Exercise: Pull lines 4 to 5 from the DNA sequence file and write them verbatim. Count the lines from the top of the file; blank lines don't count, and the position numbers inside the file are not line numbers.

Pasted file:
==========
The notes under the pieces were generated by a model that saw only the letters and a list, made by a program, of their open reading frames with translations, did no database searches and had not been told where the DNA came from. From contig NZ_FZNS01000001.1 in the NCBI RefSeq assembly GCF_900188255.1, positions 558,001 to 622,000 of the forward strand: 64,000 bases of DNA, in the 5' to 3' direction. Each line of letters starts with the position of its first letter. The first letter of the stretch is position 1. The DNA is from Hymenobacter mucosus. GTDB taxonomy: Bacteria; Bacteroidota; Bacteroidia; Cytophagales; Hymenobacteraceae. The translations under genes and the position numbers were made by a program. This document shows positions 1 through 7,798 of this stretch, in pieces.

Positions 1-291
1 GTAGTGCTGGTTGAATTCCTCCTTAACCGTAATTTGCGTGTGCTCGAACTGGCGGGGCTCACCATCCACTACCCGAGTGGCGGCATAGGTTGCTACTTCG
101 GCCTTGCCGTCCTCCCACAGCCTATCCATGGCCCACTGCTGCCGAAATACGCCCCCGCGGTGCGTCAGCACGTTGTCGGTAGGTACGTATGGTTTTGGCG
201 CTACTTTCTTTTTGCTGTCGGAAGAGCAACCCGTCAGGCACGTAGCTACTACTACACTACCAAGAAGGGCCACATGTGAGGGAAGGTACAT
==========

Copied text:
101 GCCTTGCCGTCCTCCCACAGCCTATCCATGGCCCACTGCTGCCGAAATACGCCCCCGCGGTGCGTCAGCACGTTGTCGGTAGGTACGTATGGTTTTGGCG
201 CTACTTTCTTTTTGCTGTCGGAAGAGCAACCCGTCAGGCACGTAGCTACTACTACACTACCAAGAAGGGCCACATGTGAGGGAAGGTACAT